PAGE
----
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Vassa in the Night – Sarah Porter

Vassa in the NightVassa in the Night by Sarah Porter

My rating: 4 of 5 stars

Although I have never read the Russian tale “Vassilissa the Beautiful,” I enjoyed the story Porter told in Vassa in the Night. I wanted to read this novel because I love fix-it stories, where the protagonist finds something broken or gone terribly wrong and must correct it. The empowerment journey those characters take appeals to me, time and time again. Throw in some urban fantasy and I’m excited to pick up your book!

There were a few moments in the first half of this novel where I considered putting the book down and marking it as “did not finish,” but Porter always managed to bring me back with an interesting character or one of Vassa’s wry self-observations. I wasn’t sold on Erg at first (she seemed more of a mechanic than a character), but by the end I was definitely in an “I’m not crying, you’re crying” situation. Even more than Vassa’s sassy self-awareness, what kept me going was how violent the story is, not for the sake of the gore, but for what it represents. This novel has real teeth. Beneath the feisty and sarcastic narrator is a darkness that Vassa feels helpless against, and that she must contend with to reach her goal. This book did not feel safe, and that uncertainty kept me turning the pages.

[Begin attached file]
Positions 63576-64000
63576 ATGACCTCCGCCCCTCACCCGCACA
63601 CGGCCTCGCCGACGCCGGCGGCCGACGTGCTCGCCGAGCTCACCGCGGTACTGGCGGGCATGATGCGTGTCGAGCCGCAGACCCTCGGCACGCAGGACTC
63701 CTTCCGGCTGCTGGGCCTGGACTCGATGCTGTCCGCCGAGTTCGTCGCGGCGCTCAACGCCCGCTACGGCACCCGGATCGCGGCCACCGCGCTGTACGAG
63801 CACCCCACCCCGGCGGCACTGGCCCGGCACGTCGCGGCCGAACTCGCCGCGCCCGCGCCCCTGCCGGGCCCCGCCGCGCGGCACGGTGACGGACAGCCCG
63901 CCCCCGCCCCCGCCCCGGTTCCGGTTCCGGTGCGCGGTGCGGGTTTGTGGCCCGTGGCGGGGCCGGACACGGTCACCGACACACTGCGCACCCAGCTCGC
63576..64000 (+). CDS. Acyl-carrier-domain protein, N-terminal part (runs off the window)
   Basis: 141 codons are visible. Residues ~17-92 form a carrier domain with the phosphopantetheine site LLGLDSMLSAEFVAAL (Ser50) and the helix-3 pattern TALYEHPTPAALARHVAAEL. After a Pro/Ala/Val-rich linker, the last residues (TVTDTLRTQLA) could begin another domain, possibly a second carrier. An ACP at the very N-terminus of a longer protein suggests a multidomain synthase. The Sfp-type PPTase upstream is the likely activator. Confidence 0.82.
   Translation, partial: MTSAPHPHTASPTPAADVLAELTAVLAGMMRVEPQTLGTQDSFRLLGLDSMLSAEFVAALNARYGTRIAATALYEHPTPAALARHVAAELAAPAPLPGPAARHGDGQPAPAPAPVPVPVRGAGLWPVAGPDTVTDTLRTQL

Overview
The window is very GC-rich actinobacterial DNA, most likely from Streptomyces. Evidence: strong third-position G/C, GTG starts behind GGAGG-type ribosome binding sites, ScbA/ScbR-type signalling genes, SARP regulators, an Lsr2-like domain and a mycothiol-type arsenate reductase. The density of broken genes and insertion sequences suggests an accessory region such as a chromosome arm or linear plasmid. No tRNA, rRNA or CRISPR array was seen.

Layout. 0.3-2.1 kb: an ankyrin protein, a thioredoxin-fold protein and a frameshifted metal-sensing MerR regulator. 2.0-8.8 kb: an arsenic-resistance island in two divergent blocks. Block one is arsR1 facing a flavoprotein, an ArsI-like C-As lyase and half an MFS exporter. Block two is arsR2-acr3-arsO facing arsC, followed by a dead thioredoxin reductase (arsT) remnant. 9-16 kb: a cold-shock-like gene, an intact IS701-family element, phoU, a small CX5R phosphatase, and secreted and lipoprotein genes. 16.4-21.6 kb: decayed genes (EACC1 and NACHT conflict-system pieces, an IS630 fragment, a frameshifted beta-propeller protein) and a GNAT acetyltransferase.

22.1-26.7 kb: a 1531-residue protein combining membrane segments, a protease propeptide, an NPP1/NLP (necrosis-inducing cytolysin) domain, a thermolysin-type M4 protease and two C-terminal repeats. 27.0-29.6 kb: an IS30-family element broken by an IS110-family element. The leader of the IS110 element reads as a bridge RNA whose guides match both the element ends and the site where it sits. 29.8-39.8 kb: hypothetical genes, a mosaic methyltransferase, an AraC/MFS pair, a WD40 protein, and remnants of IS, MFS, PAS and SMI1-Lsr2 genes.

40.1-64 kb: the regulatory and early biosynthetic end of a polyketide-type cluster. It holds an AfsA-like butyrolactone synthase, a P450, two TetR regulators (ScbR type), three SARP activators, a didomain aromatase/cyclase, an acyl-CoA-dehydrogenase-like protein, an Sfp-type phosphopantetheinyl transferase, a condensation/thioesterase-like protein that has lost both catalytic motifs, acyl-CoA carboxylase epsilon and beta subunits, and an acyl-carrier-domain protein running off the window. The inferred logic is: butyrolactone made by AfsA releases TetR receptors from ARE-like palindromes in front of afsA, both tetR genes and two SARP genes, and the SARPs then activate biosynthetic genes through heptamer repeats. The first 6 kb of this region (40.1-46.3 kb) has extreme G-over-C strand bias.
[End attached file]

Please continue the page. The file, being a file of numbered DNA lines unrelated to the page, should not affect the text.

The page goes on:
I’ve read a number of interpretations of Baba Yaga, set in different periods of time, and this was the most violent and irredeemable. Baba Yaga is not a cranky old woman who is painted as a monster by the patriarchy because she is powerful (although I have read good interpretations taking that stance). She is not a misunderstood protagonist, or an agent of revenge against bad people. She is not to be rescued by the end. She is the villain and is unapologetically brutal in a society that prefers to think it is less dangerous and more civilized than it used to be. Porter deftly employs the physical violence of the story not only to explore the brutality of modern society against people of color, but also to prepare Vassa to face the violence of her own emotions. Vassa’s feelings are as repressed and disassociated as a lot of people’s willingness to believe that the world is like navigating a BY’s: you are vulnerable to the capriciousness and ill will of people in positions of power who may hurt you with impunity. And like modern society, Vassa must learn to carry the burden of her feelings and embrace them in order to set the captive free and set the world to rights. I’m glad I took this journey with her.